External links

  • Scientists discover that "evolutionary big bang" may have been caused by Earth losing its balance half a billion years ago — Caltech news release

References

  • Cryogenian Period. GeoWhen Database. Retrieved on January 5, 2006.
  • James G. Ogg (2004). "Status on Divisions of the International Geologic Time Scale". Lethaia 37: 183–199.
Proterozoic eon
Paleoproterozoic era Mesoproterozoic era Neoproterozoic era
Siderian Rhyacian Orosirian Statherian Calymmian Ectasian Stenian Tonian Cryogenian Ediacaran

  Results from FactBites:
 
Cryogenian - Wikipedia, the free encyclopedia (489 words)
The Cryogenian Period (from Greek cryos "ice" and genesis "birth") is the second geologic period of the Neoproterozoic Era, followed by the Ediacaran Period.
The Cryogenian includes the Sturtian and Marinoan (formerly considered together as the Varanger) glaciations, and lasted from 850 Ma (as defined by the ICS based on radiometric chronometry) to approximately 635 Ma.
The population of acritarchs crashed during this glaciation and it is claimed that oxygen levels in the atmosphere increased after the glaciation.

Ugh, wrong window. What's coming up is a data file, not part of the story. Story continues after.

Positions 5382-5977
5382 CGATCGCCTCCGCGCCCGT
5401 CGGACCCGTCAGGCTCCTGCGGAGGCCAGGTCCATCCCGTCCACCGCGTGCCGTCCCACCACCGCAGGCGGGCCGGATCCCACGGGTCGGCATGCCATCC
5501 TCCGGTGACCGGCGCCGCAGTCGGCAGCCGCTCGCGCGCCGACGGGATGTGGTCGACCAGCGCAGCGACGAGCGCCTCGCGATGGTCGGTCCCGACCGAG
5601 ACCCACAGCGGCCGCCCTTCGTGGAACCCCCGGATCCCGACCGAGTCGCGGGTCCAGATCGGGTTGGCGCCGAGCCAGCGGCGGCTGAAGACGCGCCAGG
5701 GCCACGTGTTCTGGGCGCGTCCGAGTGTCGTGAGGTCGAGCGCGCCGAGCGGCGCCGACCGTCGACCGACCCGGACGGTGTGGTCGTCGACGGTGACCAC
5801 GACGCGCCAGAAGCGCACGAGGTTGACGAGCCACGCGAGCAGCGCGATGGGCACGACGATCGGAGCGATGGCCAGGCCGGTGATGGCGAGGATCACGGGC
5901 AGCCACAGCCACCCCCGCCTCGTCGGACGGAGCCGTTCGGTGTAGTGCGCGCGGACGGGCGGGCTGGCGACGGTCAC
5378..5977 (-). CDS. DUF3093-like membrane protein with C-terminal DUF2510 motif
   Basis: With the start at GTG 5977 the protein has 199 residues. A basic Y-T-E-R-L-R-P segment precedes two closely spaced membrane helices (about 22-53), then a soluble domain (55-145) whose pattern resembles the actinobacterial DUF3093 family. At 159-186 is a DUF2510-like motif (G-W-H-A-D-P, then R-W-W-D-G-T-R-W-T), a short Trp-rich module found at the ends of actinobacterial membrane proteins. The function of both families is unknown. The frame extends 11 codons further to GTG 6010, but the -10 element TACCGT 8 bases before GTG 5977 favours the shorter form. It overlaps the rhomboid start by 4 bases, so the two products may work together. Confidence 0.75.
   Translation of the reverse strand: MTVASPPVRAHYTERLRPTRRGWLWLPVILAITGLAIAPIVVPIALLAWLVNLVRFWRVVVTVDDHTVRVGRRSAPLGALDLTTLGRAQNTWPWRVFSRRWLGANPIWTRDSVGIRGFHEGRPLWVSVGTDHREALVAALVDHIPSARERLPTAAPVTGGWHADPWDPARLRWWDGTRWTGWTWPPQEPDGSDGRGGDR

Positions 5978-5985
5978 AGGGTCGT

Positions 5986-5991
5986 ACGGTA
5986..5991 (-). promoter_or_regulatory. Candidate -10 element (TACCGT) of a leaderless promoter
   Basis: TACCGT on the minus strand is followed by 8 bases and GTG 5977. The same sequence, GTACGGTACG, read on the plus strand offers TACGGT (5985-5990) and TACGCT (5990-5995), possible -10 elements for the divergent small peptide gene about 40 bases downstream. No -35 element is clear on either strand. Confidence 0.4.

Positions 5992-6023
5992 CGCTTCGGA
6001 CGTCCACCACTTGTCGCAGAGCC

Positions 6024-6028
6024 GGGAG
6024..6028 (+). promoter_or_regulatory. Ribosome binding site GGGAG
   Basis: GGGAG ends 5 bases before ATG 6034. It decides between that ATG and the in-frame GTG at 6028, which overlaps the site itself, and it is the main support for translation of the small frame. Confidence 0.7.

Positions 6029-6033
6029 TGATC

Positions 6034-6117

SNOWBALL EARTH (1473 words)
Characteristic structures in younger Cryogenian cap carbonates (right): giant wave ripples in the Keilberg cap dolostone, NW Namibia, sea-floor cements (former aragonite crystal fans) in the Hayhook cap limestone, NW Canada.
O) isotopic profiles of the younger Cryogenian cap-carbonate sequence and the pre-glacial Trezona anomaly, Otavi Group carbonate platform near Ombaatjie, NW Namibia.
This contrasts with tightly clustered isotopic data from 635-Ma cap dolostones in Namibia, Svalbard and NW Canada, which are interpreted to reflect equilibrium with contemporaneous seawater.
  More results at FactBites »